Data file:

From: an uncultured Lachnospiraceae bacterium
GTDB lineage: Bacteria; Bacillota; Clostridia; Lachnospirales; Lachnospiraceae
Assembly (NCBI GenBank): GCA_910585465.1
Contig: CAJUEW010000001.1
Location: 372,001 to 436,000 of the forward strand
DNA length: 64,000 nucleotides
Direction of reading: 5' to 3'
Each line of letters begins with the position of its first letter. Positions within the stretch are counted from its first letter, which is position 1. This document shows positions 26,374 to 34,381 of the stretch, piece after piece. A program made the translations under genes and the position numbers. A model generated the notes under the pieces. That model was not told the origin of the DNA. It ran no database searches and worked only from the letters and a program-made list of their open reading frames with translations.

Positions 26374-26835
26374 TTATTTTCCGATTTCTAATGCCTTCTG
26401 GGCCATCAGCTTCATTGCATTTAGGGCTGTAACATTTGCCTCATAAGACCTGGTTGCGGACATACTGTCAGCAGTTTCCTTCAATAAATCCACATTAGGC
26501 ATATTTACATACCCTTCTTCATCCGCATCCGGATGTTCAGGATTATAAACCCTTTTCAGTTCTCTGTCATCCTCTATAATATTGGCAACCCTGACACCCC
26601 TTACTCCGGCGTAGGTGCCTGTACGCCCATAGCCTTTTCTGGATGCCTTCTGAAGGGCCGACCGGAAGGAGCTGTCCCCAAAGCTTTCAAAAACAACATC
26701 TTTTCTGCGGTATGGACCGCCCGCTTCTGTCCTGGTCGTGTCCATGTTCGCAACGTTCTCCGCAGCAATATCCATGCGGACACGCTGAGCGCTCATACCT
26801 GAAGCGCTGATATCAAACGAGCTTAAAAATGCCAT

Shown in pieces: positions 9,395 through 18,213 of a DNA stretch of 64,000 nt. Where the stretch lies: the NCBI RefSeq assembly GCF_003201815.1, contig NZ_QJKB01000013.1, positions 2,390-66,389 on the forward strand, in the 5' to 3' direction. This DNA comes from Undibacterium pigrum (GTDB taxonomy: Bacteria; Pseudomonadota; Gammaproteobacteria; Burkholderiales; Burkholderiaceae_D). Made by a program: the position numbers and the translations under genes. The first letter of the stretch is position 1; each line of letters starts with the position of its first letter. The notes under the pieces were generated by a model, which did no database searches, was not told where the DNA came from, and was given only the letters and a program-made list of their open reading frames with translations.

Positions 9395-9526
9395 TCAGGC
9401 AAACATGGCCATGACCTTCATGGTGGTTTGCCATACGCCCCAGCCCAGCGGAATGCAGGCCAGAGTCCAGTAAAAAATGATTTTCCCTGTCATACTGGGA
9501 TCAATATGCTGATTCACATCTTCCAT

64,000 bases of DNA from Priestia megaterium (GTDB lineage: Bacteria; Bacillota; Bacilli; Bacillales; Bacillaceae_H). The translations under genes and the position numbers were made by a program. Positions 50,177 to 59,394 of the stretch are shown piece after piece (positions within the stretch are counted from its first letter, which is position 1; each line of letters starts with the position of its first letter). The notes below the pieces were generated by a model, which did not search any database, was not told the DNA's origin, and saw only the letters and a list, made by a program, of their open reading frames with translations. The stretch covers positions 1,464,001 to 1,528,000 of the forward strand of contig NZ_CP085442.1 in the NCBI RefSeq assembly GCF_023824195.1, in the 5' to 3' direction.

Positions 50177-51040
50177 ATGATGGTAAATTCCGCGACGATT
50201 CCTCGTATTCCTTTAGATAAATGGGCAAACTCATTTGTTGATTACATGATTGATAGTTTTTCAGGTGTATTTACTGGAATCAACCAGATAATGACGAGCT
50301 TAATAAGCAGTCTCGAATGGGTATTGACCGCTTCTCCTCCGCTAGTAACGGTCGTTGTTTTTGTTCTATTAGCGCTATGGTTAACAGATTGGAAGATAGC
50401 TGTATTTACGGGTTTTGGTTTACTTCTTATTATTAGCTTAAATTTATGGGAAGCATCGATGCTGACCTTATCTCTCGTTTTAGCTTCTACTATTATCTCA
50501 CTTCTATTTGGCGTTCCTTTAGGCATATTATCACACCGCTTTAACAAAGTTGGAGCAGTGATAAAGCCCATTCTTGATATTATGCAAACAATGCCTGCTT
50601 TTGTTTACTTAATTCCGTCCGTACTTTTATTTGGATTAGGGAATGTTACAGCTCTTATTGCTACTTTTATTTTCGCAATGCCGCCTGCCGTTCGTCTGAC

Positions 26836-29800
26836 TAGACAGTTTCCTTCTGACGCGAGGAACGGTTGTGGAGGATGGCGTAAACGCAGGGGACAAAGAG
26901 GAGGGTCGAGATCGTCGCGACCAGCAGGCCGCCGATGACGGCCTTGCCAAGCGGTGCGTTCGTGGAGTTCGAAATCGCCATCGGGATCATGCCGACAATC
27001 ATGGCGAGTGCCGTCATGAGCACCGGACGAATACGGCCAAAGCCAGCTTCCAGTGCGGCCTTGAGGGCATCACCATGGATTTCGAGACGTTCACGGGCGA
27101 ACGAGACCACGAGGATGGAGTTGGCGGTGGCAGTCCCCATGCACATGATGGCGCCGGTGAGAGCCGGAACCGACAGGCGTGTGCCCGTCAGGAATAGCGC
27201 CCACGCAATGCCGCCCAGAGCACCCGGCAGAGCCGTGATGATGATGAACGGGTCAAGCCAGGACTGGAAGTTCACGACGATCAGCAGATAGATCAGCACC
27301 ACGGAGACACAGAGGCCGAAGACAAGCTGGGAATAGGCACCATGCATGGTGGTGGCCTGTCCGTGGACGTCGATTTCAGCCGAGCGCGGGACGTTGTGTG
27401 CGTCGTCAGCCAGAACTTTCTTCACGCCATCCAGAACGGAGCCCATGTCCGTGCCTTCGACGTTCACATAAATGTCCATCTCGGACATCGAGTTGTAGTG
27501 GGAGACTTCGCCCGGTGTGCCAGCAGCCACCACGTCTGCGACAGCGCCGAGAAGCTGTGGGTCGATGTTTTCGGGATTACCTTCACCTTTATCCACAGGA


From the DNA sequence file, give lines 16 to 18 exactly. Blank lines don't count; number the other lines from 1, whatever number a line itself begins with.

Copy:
Shown in pieces: positions 9,395 through 18,213 of a DNA stretch of 64,000 nt. Where the stretch lies: the NCBI RefSeq assembly GCF_003201815.1, contig NZ_QJKB01000013.1, positions 2,390-66,389 on the forward strand, in the 5' to 3' direction. This DNA comes from Undibacterium pigrum (GTDB taxonomy: Bacteria; Pseudomonadota; Gammaproteobacteria; Burkholderiales; Burkholderiaceae_D). Made by a program: the position numbers and the translations under genes. The first letter of the stretch is position 1; each line of letters starts with the position of its first letter. The notes under the pieces were generated by a model, which did no database searches, was not told where the DNA came from, and was given only the letters and a program-made list of their open reading frames with translations.

Positions 9395-9526
9395 TCAGGC